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  7. Your so right , saying sorry doesn’t always solve the problem. For me I usually need more than a sorry to make me feel better, if someone can prove to me that they are really sorry and not just saying sorry for the sake of it then I can forget and move on x

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  8. I love this, and I agree completely. I think it’s very easy for people to say sorry and not mean it too, in the same way it’s easy for people to accept an apology but not really forgive.


  9. I totally agreed. There was a time I did an aunt of mine wrong, I had actually not talked to her for a while but I needed something urgently from her, so I sent her a message, she was really pissed off saying I only talked to her when I needed something. That broke my heart, I realised immediately that she was right. I apologized. She didn’t even say a word, she was really pissed! But then understanding that saying sorry was just the start of the actual “reconciliation”, boy I tormented her with messages, messages from real quilt this time, even forgetting what I wanted to ask her. Believe it or not, after about two weeks of consistent massaging, she decided to say “hello” I smiled.
    So that’s how it really works fam! Sorry doesn’t just sweep it all under the carpet, if you really mean the sorry you say, you’ll not be satisfied until you see that it has really been accepted by the person.
    Nice piece darling!

    Liked by 1 person

  10. I could not have said it better myself. I think sorry is not something that you say to fix things, rather to jumpstart what you want to do to fix something. It also depends on the person you’re saying sorry to.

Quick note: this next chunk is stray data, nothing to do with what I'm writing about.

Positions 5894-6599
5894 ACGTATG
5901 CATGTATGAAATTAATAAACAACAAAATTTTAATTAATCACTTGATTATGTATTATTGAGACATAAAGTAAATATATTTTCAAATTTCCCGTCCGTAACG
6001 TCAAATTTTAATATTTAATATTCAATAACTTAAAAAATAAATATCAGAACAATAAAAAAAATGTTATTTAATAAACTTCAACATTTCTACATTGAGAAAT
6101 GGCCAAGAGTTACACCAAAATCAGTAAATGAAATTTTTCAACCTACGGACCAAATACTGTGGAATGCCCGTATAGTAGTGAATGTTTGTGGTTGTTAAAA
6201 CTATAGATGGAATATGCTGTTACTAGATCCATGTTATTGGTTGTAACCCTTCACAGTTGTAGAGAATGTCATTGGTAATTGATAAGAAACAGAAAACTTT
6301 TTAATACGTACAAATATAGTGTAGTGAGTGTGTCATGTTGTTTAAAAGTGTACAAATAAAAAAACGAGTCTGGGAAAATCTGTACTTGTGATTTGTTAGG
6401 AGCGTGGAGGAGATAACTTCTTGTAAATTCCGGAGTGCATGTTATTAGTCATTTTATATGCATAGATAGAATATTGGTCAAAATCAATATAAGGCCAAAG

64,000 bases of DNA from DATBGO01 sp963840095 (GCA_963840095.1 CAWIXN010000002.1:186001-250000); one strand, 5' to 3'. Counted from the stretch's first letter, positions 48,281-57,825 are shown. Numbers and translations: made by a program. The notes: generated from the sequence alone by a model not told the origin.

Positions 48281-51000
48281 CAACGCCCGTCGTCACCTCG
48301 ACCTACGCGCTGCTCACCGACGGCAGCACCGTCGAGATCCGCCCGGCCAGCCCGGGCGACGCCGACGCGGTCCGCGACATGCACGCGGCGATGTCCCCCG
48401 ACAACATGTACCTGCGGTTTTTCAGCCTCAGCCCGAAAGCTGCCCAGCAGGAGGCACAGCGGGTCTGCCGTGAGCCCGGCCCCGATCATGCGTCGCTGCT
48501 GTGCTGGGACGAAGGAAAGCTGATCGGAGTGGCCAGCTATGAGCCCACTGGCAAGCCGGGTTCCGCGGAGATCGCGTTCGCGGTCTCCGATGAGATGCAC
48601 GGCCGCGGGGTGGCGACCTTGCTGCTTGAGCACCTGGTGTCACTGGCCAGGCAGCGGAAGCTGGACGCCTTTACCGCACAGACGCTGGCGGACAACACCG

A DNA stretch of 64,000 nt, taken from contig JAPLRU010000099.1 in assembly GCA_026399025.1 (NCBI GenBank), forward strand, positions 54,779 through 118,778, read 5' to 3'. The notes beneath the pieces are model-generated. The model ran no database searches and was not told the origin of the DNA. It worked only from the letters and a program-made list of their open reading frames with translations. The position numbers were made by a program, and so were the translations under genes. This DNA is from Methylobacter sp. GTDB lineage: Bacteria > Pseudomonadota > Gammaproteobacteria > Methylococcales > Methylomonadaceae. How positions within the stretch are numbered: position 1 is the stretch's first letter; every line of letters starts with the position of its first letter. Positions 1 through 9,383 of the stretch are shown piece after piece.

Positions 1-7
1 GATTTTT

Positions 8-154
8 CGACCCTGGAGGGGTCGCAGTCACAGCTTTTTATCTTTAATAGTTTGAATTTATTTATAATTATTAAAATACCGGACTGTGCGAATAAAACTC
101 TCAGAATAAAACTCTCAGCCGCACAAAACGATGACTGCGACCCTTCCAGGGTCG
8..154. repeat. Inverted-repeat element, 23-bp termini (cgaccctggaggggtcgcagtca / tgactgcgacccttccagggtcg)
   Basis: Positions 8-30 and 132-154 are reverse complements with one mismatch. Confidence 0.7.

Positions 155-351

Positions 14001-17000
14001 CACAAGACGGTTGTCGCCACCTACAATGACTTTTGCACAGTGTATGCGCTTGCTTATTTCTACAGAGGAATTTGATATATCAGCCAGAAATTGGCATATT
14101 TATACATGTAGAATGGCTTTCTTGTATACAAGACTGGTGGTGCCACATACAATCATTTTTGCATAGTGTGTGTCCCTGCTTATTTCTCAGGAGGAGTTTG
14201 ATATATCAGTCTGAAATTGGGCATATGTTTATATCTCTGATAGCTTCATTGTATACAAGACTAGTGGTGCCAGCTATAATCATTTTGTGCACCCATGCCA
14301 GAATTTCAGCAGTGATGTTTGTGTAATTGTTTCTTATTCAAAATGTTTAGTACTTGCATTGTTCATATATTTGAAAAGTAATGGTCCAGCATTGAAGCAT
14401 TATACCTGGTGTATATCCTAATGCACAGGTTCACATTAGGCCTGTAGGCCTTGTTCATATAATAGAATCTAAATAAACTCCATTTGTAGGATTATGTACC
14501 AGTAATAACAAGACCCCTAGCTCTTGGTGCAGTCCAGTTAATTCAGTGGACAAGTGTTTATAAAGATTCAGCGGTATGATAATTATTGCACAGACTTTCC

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  11. We can say sorry all we want to the person that we hurt but that’s not going to be enough. It’s always about what we’re going to do next after that apology. There are times though, that we really have to let a person heal first before we even start asking for forgiveness.

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  12. Beautiful post! There are certain mistakes or fault when the word ‘sorry’ is enough, but when the mistake involves trust I think sorry isn’t enough. Forgive in other word doesn’t mean we forget about the thing that hurt us but finding the peace within the pain we carry is important in order to forgive.

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  13. Sorry is such an interesting word. It doesn’t really fix all of the things in our lives, even if we want it to. The truth is you are right. Unless the person is truly interested in fixing the relationship and doesn’t do the things necessary to change things, there is nothing that is helped by the word. It’s like any other word. If you don’t mean it, then your word is worthless.

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  14. I totally agree. Sorry is a bandaid but if the wound is big enough, a bandaid isn’t going to do anything. We need to back up out sorry’s with action.

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  15. Great thoughts. i totally agree with what you are saying. The bad thing is that a person that has been hurt even unintentionally can simply not forget and by default it can not forgive as well.

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  16. For me .. it’s words followed by actions. If someone says they’re sorry .. it always takes a while for them to demonstrate it with actions too before I really and truly believe them x

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  17. I really liked this and I totally agree. My friends and I have an agreement that if ever hurtful words are exchanged between us, they should only say sorry if they truly are apologetic and I’ll do the same. And we give each other time.​ It’s worked so far.

    Liked by 1 person